"She wouldn't ask," I answered honestly.
My mother—my adopted mother, old enough to be my grandmother—knew too little about the world to discover the promises to exact. In fairness, you and I should have traded guardians to pair innocence and appetite. Your mother suspected a great deal you were incapable of. Mine imagined a simplicity only you were capable of. But I did not want to trade.
"You are not a Jew," she said to me.
"Neither am I," you said, "and neither are you, except for the paranoia."
"Don't you understand that I'm concerned for your safety?"
Jason was there, too, the first of the arrogant, delicate boys who always attracted you. I can't remember that he did anything but blot the mayonnaise on his tender beard. It was Saul's arrival that did not so much break the tension as shift it.
"Have you had lunch, darling?" Mrs. Woolf asked, in a doubled mother's voice.
"Yep." He stood, refusing to give space to a branch of palm that crossed his brow like an awkward salute, his hands hanging loose, folders climbing out of his jacket pockets to his arm pits.
"Where have you been?"
"To the Cloisters."
"I love the Cloisters," you said, regretfully.
"Feeding peanuts to the unicorns," Saul answered, slumping into the chair a waiter had brought.
"I thought unicorns ate nothing but virgins," I said.
"That's why unicorns are starving in New York," Saul answered with pure, fourteen-year-old cynicism.
"Did you buy any prints?" you asked.
"Two, a little one for you and a big one for me. I don't know about taking unicorns to Britain, like coals to Newcastle maybe." Saul shrugged and began to sprinkle salt on the table in front of him.
"You're so nervous, darling."
"It's my Oedipus complex."
It was time then to feel sorry for your mother. She had two such unsuitable children, no matter how interesting. And, say what you like about the persecution of children by parents, the parents are finally the victims. They are not expected to rebel, even though they are the dominated ones for the real length of most parent-child relationships. Your mother was at the beginning of that domination, and no one had taught her any handsome or generous way to suffer. She has since learned a lot.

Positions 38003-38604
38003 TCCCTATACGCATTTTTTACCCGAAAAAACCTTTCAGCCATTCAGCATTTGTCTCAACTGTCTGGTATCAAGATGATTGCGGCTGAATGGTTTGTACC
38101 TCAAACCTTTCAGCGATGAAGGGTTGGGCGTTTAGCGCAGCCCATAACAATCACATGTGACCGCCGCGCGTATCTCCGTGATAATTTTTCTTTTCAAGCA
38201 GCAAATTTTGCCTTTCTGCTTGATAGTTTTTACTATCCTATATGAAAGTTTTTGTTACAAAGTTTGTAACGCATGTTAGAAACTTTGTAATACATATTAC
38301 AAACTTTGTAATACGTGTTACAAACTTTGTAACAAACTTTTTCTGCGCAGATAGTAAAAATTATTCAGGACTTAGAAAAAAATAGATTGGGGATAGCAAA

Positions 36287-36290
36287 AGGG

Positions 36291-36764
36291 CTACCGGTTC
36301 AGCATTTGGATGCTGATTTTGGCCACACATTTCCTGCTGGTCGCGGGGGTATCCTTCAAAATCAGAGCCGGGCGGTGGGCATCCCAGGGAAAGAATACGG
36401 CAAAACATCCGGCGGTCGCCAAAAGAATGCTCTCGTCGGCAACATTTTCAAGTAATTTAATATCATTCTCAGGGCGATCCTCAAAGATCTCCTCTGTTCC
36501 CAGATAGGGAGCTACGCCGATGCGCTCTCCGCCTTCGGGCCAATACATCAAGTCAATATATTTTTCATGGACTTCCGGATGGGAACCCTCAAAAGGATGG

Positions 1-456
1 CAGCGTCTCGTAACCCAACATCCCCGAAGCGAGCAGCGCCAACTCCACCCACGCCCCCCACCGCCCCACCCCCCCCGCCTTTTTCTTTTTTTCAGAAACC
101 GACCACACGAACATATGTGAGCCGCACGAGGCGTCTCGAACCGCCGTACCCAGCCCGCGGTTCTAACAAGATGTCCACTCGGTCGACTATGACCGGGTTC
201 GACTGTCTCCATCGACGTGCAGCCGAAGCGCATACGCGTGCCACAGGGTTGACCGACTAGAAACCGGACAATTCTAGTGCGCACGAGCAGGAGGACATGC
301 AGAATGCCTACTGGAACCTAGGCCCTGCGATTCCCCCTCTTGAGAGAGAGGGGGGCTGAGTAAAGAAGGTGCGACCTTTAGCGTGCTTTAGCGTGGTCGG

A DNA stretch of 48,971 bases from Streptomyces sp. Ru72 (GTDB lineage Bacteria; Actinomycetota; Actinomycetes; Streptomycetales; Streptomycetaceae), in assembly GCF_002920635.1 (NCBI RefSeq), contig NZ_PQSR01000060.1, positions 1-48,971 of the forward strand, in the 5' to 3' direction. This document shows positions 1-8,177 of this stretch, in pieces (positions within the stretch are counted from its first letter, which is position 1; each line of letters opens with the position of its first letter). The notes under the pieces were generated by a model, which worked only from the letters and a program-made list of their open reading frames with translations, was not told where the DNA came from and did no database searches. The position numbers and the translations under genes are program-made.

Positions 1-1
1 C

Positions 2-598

During that meeting, for all her failure with you, she did succeed in adding weight to the burden of responsibility I already felt. Why, with you, did I always feel responsible? You were a year older than I (that year we were nineteen and twenty), and you were neither stupid nor reckless. Impractical, yes, and trusting.
I keep speaking of your qualities as if I were writing a letter of recommendation. But people did—and probably still do—misunderstand you. Or at least they misunderstood what you have done and are doing. I should not pretend to be any different from the others. It is not that I have superior insight. It is not even that I have cared more. Simply, I was more important than the others to you, failed you in ways you could rationalize, an ability which may be one basis for a lasting friendship.
I have wondered what might have happened if you had not, from the first day we met, placed me on so high a pedestal that I couldn't get down. You were not entirely to blame. I often liked it up there, and, when I didn't, all I had to do was to move to the edge to see what a long way I had to fall. For you, I was not alone. Over the years, you had quite a number of us, self-conscious heroes and heroines, disdainful of each other's stances in your garden of honor. Jason was the first I met that day at lunch, and, if I was not impressed with his mayonnaise-threatened beard, he was as unresponsive to my raw-boned, bird-eyed suspiciousness. Your friends usually didn't like each other because embarrassment is not an interest to be shared.
If I had been a little older, a little less frightened, I might at least have been able to sit down, let my feet dangle over the edge, send you a rueful whistle through my teeth, and then say, little dog, listen. What I had to confess was no more than ordinarily grotesque. That was the trouble for me. I suffered so uncommonly from such common fears.
When you spoke of being called a Jew for nothing more than a last name and a dark complexion, guilty with wanting to reject a label which did not identify you, why did I listen in such superior, if also sympathetic, silence? I had my own stories to tell, being the illegitimate child of an Indian woman and a white man, a half-breed, adopted by an Episcopal minister and his wife who had already raised their own daughter. As a child, I was never called an Indian, a half-breed, or any of the variety of crude, colloquial terms every region has for its natives. My background was never mentioned to me by my adopted parents on the theory that I was to be made to feel no separation from them. And I half forgot it myself, growing up in the world given me. If I could have said to you, we suffer from opposite uncertainties, opposite guilts, I would have said it; but that was not really true. Yours was essentially a religious problem, no matter how else it was presented to you from the outside as a question of racial identity, integrity, courage. I believed you could establish your innocence, your freedom to choose. You wanted to. You did not secretly cherish the suffering you felt false heir to. I did.
Excerpted from This Is Not for You by Jane Rule. Copyright © 2005 Jane Rule. Excerpted by permission of OPEN ROAD INTEGRATED MEDIA.